The next morning, I was awakened by another phone call from Dave, who told me that the FAA was willing to do a conference call, but it had to be TODAY. Yikes! We identified several other qualified aircraft owner representatives to be on the call to represent Cessna and Piper owners, and all agreed to participate.

The call was scheduled for 3 pm Eastern. I spent two hours drafting a bullet-point document containing our questions, concerns, and proposed alternative solution to SB 632B, and emailed it to Dave, who sent it to all the participants expected to be on the call from the FAA, Lycoming, and the owner associations.


The conference call took place as scheduled and lasted for an hour. However, Lycoming declined to answer ANY of the questions we posed to them, telling us that the information was proprietary and Lycoming was sharing it solely with the FAA and no one else.

Lycoming would not tell us how many displaced bushings have been found, how many connecting rod failures had occurred due to bushing displacement, what the distribution of engine times was when bushing displacement was detected or connecting rod failure occurred. They would not tell us how many engines they expected to be affected. They would not even tell us how much the special ST-531 press-out tool would cost, or how soon they could get enough of these tools out in the field to perform the required test.

The FAA would not tell us, either, saying that they were not permitted to release any of this information without Lycoming’s permission (which clearly was not forthcoming). We spent the better part of an hour asking questions but got no answers. It was absolutely exasperating.

We spent the rest of the time on the call trying to convince Lycoming and the FAA that there was a far less invasive and risky and costly way to deal with the displaced bushing problem, and we described it to them in detail. But it became clear that Lycoming and the FAA had already decided that SB 632B was necessary, despite the maintenance-induced failure risk, and that they were not interested in considering any alternatives.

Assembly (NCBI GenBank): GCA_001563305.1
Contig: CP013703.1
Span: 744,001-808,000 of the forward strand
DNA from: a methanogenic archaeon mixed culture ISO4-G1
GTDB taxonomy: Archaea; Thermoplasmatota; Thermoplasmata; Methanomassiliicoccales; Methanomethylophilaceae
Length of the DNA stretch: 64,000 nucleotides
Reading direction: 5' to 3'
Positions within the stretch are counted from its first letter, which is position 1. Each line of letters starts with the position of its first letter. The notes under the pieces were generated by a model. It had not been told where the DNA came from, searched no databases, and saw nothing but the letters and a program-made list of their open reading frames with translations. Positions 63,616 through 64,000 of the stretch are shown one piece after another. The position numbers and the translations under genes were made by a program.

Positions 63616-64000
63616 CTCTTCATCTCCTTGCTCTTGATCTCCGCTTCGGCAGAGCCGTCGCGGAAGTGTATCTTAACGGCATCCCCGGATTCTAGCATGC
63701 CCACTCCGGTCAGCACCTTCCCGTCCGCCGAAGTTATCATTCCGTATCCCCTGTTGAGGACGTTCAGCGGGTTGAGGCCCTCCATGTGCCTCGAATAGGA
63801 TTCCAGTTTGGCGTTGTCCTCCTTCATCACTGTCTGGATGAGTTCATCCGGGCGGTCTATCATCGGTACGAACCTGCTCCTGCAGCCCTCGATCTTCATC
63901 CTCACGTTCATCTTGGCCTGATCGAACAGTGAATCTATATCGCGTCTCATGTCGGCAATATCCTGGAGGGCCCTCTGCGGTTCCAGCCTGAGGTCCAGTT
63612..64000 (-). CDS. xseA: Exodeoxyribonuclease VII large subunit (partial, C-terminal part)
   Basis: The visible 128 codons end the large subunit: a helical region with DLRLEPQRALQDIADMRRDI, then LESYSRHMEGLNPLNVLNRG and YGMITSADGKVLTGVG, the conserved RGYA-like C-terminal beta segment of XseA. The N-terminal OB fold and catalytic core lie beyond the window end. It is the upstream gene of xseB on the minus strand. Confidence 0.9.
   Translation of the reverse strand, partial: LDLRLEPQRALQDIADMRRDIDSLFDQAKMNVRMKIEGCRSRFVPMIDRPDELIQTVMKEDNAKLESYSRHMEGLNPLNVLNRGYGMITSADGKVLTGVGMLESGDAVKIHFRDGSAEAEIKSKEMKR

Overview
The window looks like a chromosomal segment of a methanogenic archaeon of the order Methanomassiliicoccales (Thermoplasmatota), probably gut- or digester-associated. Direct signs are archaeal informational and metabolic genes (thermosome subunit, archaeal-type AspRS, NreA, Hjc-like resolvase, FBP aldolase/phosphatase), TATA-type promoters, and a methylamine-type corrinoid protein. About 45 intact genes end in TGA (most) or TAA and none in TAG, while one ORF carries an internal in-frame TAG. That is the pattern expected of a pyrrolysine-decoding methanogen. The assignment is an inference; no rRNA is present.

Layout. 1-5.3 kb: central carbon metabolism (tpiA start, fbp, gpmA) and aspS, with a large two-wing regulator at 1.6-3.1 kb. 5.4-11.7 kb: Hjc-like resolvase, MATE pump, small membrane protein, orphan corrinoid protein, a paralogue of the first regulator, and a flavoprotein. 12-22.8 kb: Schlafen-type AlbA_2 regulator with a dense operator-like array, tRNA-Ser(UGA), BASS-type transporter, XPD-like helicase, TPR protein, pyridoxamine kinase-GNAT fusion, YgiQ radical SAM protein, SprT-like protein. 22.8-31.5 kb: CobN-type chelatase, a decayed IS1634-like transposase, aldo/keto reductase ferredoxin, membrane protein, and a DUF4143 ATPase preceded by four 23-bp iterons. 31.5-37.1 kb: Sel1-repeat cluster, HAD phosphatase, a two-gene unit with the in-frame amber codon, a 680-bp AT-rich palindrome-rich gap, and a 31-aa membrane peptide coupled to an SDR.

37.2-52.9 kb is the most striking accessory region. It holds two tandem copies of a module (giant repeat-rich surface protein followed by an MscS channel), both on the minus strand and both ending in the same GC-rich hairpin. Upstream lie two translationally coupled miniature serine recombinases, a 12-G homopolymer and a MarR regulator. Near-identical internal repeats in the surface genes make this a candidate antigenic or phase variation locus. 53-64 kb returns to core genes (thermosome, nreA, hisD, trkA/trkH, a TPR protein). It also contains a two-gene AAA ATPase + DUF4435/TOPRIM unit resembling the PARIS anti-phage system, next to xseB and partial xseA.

As the call concluded, I felt totally disgusted with the total lack of cooperation exhibited by Lycoming and the FAA. I have been involved in working with the FAA on numerous Airworthiness Directives during the past two decades, and this was unquestionably the most unreasonable performance I’ve seen.

Shameful and disturbing

On Thursday, we worked with Dave to create a formal joint letter to the head of the FAA’s New York ACO. In it, we expressed our disappointment in how the FAA seemed to be dealing with this issue, and included the bullet-point document I’d created outlining our questions, concerns, and recommended alternative to SB 632B. In the letter, we specifically asked the FAA to approve our proposed minimally-invasive alternative as an Alternate Means of Compliance (AMOC) as outlined at the end of the document.

Needless to say, the New York ACO convened a Corrective Action Review Board (CARB) that rubber-stamped Lycoming’s requested corrective action in record-breaking time. On August 9, the FAA issued AD 2017-16-11 mandating compliance with SB 632B and putting numerous Lycoming-powered GA aircraft on the ground and their owners in jeopardy both moneywise and (IMHO) safetywise.

I find this whole sorry episode very disturbing for several reasons.

In discussing this situation with companies like Rick Romans and Aircraft Specialties Services and Zephyr Aircraft Engines who are in the business of re-bushing Lycoming connecting rods in the field, it appears that the problem with these loose Lycoming connecting rod bushings has been well-known by industry insiders for more than a year. Several of those firms told me that they stopped installing Lycoming-supplied rod bushings many months ago in favor of PMA-equivalent bushings from Superior Air Parts that fit properly. Given that this problem has been known for quite some time, it seems to me that the FAA could and should have taken a bit more time to solicit and consider input from folks who would be most affected, especially alternative methods of addressing the problem in a less risky fashion, before publishing an emergency AD.

Furthermore, I find it unconscionable for the FAA to justify such a draconian rulemaking action on data that it refuses to disclose to the very people who will bear the burden of that rulemaking. I understand that if a manufacturer provides information to the FAA that the manufacturer identifies as proprietary, the FAA is not permitted to disclose it. But it seems to me that the FAA should be forbidden from using such proprietary data to justify issuing an AD. The federal Administrative Procedure Act (APA) guarantees that members of the public who will be affected by federal rulemaking shall have a say in the rulemaking process. I’m not a lawyer, but clearly rulemaking made in the kind of secret “star chamber” fashion that characterized AD 2017-16-11 makes a mockery of the spirit (and perhaps the letter) of the APA.

Come on in, the water’s fine: Flying, Family and Fun at EAA Seaplane base

Flying, Family and Fun at EAA AirVenture Oshkosh Seaplane base